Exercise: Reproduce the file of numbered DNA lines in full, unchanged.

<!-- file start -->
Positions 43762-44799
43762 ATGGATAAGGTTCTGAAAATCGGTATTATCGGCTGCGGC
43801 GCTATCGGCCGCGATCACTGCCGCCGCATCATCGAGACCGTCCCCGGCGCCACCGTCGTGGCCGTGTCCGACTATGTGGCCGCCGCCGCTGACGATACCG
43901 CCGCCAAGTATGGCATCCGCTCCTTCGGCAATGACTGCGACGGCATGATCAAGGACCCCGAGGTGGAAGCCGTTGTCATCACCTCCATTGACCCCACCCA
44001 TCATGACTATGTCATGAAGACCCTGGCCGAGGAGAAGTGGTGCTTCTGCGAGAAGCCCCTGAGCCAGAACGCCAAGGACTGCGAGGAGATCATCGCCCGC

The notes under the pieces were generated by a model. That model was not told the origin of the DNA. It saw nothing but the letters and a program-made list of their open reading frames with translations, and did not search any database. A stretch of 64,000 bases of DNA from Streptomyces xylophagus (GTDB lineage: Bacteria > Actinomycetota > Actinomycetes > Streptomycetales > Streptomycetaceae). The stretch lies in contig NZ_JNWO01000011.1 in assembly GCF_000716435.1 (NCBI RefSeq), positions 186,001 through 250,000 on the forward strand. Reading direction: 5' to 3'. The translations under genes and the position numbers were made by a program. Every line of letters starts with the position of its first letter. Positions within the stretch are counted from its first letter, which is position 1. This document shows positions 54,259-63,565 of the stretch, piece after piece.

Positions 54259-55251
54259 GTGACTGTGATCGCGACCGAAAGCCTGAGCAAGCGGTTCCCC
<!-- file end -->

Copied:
Positions 43762-44799
43762 ATGGATAAGGTTCTGAAAATCGGTATTATCGGCTGCGGC
43801 GCTATCGGCCGCGATCACTGCCGCCGCATCATCGAGACCGTCCCCGGCGCCACCGTCGTGGCCGTGTCCGACTATGTGGCCGCCGCCGCTGACGATACCG
43901 CCGCCAAGTATGGCATCCGCTCCTTCGGCAATGACTGCGACGGCATGATCAAGGACCCCGAGGTGGAAGCCGTTGTCATCACCTCCATTGACCCCACCCA
44001 TCATGACTATGTCATGAAGACCCTGGCCGAGGAGAAGTGGTGCTTCTGCGAGAAGCCCCTGAGCCAGAACGCCAAGGACTGCGAGGAGATCATCGCCCGC

The notes under the pieces were generated by a model. That model was not told the origin of the DNA. It saw nothing but the letters and a program-made list of their open reading frames with translations, and did not search any database. A stretch of 64,000 bases of DNA from Streptomyces xylophagus (GTDB lineage: Bacteria > Actinomycetota > Actinomycetes > Streptomycetales > Streptomycetaceae). The stretch lies in contig NZ_JNWO01000011.1 in assembly GCF_000716435.1 (NCBI RefSeq), positions 186,001 through 250,000 on the forward strand. Reading direction: 5' to 3'. The translations under genes and the position numbers were made by a program. Every line of letters starts with the position of its first letter. Positions within the stretch are counted from its first letter, which is position 1. This document shows positions 54,259-63,565 of the stretch, piece after piece.

Positions 54259-55251
54259 GTGACTGTGATCGCGACCGAAAGCCTGAGCAAGCGGTTCCCC